Workplace Violence Complaints Against a Nevada Assembly Member Illustrates Trends

I suspect that Nevada residents wish that the saying “What happens In Vegas stays in Vegas” applied to the embarrassing saga occurring in their State Assembly.

My reason for starting this Blog was to have a way to alert clients about trends and patterns involving OSHA and employment law concerns.  One of my primary themes has been employees increased recognition of their “rights,” and their willingness to complain about their violation, or for any perceived retaliation against them for making complaints.  These attitudes have contributed to both the explosion of whistleblower claims and to  new employee concerns.

Add To the Mix,  Concern About Workplace Violence

Probably because of the focus on the Newtown school tragedy and the current debate about how to deter public violence, we are now seeing  an increase in claims asserting that the employee was retaliated against for complaining about the threat of workplace violence,  including by the boss himself.  Hopefully you read my recent post about “Cussing Your Employees Can Get You Sued By OSHA.”  Similarly, this week saw an OSHA whistleblower suit against a Montana Dairy Queen for allegedly firing an employee for complaining about fears of workplace violence.

Fears of Workplace Violence + OSHA = a Nevada Assembly Member

Well not exactly, but the bizarre events unfolding in Nevada provide insight into the increasing complications posed by employee safety concerns, and the rise of workplace violence as one of those concerns.  Employees in The State Assembly  complained to Nevada OSHA that an Assembly member posed a threat.  OSHA sent a Complaint Letter and the Nevada Assembly responded with a four page letter.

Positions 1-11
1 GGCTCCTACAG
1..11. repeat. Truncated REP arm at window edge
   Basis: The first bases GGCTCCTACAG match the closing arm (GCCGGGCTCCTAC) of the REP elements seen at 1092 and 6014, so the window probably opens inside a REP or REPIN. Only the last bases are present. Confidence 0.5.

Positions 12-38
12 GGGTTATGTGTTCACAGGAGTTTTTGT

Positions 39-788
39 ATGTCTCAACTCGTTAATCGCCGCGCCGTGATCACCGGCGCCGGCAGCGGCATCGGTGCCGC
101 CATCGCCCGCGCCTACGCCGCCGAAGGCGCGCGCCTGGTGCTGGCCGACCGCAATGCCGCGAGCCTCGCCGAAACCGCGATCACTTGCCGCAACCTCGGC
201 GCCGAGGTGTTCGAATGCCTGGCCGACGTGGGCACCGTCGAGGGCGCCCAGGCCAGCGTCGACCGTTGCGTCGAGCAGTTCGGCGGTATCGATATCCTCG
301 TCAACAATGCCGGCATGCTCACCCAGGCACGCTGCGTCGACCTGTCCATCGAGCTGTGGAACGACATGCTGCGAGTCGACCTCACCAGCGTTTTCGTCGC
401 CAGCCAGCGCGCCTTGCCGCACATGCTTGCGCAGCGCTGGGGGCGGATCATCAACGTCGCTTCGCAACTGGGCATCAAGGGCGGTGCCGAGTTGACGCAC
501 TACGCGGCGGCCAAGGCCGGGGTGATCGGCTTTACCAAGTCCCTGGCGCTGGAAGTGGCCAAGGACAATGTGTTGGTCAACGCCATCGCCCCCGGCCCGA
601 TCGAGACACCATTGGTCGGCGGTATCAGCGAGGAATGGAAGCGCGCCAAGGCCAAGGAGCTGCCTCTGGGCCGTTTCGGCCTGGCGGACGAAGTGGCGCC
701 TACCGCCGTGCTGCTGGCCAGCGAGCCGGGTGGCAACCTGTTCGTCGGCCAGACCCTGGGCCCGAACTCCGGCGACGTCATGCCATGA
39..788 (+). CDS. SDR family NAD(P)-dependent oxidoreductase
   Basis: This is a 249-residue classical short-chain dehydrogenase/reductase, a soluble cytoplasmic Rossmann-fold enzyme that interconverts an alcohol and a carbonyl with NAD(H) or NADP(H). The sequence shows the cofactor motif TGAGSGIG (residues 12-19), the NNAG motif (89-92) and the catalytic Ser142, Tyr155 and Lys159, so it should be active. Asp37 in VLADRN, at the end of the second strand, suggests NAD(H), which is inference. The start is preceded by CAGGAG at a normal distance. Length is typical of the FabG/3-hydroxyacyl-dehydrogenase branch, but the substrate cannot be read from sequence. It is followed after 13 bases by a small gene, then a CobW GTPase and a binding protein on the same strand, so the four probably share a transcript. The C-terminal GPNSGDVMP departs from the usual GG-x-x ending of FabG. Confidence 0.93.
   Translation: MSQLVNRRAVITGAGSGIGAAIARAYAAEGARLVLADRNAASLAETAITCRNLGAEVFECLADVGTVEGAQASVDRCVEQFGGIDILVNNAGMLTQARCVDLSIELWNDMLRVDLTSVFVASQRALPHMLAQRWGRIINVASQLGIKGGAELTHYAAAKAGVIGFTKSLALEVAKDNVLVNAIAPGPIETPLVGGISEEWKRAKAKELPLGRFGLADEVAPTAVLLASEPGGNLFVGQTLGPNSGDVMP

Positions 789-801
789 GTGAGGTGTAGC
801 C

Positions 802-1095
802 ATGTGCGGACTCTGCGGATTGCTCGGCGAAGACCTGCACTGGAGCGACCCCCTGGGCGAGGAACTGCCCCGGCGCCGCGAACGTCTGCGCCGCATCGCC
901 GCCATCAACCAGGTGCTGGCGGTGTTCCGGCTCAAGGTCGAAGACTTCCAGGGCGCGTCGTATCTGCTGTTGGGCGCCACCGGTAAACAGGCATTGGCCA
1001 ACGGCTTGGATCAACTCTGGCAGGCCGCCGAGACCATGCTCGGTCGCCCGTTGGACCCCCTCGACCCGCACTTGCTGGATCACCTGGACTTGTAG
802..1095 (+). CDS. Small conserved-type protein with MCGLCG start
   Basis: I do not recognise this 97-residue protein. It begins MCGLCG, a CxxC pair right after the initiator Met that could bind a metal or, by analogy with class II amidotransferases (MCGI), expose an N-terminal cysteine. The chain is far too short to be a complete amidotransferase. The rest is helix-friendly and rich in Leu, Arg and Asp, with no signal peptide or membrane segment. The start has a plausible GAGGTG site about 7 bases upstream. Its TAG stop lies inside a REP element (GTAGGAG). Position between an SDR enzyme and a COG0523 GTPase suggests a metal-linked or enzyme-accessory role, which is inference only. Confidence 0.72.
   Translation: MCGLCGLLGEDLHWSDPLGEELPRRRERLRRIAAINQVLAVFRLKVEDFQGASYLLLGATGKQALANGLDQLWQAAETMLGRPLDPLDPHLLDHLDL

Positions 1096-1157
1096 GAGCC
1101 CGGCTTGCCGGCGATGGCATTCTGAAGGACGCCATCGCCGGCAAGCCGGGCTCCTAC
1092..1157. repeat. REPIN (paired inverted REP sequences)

From the Nevada Appeal:

The response by (the Assembly) came just hours before Assembly Majority Leader William Horne announced that Brooks had been banned from the building pending resolution of the situation — a move that helps resolve the complaint. Combs said officers met Brooks at the Reno-Tahoe Airport on Monday night when he arrived from Las Vegas and served him with notice he was no longer allowed in the Legislative Building.

In his response to OSHA, (the Assembly) said the case isn’t like most other complaints about an employee being a danger to co-workers.

“It is important to recognize that Assemblyman Brooks is an elected official and not an employee of the LCB or of the Nevada Assembly,” he wrote. “Therefore, he cannot be fired, suspended or otherwise disciplined in the same manner as an employee.”

Brooks understands that some employees are concerned about reports of his behavior and voluntarily agreed to certain measures to ease those concerns, Combs said. Those, according to the letter, are that a Legislative Police officer accompany him when he is in the building. His key-card has been deactivated so he can’t enter the Legislative Building after hours without contacting Legislative Police.

Action Points

1.     Read the Nevada new sites… much better than those horrid reality TV shows!

2.     Review your job sites for workplace violence concerns, especially if you are in healthcare, 24-hour settings such as convenience stores and hotels, or if you send employees to work alone at remote job sites or at customer locations.